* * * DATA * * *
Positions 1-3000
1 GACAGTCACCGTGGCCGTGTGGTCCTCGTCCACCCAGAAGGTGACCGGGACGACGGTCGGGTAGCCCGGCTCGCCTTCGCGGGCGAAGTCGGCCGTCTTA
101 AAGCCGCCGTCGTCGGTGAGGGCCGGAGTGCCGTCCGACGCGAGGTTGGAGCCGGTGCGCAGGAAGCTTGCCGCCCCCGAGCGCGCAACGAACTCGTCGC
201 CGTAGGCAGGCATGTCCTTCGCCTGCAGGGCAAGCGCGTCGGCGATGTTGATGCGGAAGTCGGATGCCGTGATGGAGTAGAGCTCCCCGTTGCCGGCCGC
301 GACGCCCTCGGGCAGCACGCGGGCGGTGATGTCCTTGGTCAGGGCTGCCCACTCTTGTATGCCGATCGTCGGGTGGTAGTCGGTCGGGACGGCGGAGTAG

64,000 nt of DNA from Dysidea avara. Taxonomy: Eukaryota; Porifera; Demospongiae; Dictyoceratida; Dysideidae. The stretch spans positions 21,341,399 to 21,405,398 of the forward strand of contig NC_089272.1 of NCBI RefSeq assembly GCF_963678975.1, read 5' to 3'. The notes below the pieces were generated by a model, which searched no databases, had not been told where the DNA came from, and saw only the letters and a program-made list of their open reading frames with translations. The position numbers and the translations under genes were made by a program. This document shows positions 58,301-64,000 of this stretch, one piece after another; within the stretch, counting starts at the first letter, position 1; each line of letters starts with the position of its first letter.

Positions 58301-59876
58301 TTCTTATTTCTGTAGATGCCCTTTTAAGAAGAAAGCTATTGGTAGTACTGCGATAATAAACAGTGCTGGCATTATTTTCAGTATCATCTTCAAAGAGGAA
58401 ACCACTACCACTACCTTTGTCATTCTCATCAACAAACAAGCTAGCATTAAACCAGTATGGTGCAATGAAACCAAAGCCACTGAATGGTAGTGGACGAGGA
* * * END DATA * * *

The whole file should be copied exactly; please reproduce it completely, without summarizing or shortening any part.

Positions 1-3000
1 GACAGTCACCGTGGCCGTGTGGTCCTCGTCCACCCAGAAGGTGACCGGGACGACGGTCGGGTAGCCCGGCTCGCCTTCGCGGGCGAAGTCGGCCGTCTTA
101 AAGCCGCCGTCGTCGGTGAGGGCCGGAGTGCCGTCCGACGCGAGGTTGGAGCCGGTGCGCAGGAAGCTTGCCGCCCCCGAGCGCGCAACGAACTCGTCGC
201 CGTAGGCAGGCATGTCCTTCGCCTGCAGGGCAAGCGCGTCGGCGATGTTGATGCGGAAGTCGGATGCCGTGATGGAGTAGAGCTCCCCGTTGCCGGCCGC
301 GACGCCCTCGGGCAGCACGCGGGCGGTGATGTCCTTGGTCAGGGCTGCCCACTCTTGTATGCCGATCGTCGGGTGGTAGTCGGTCGGGACGGCGGAGTAG

64,000 nt of DNA from Dysidea avara. Taxonomy: Eukaryota; Porifera; Demospongiae; Dictyoceratida; Dysideidae. The stretch spans positions 21,341,399 to 21,405,398 of the forward strand of contig NC_089272.1 of NCBI RefSeq assembly GCF_963678975.1, read 5' to 3'. The notes below the pieces were generated by a model, which searched no databases, had not been told where the DNA came from, and saw only the letters and a program-made list of their open reading frames with translations. The position numbers and the translations under genes were made by a program. This document shows positions 58,301-64,000 of this stretch, one piece after another; within the stretch, counting starts at the first letter, position 1; each line of letters starts with the position of its first letter.

Positions 58301-59876
58301 TTCTTATTTCTGTAGATGCCCTTTTAAGAAGAAAGCTATTGGTAGTACTGCGATAATAAACAGTGCTGGCATTATTTTCAGTATCATCTTCAAAGAGGAA
58401 ACCACTACCACTACCTTTGTCATTCTCATCAACAAACAAGCTAGCATTAAACCAGTATGGTGCAATGAAACCAAAGCCACTGAATGGTAGTGGACGAGGA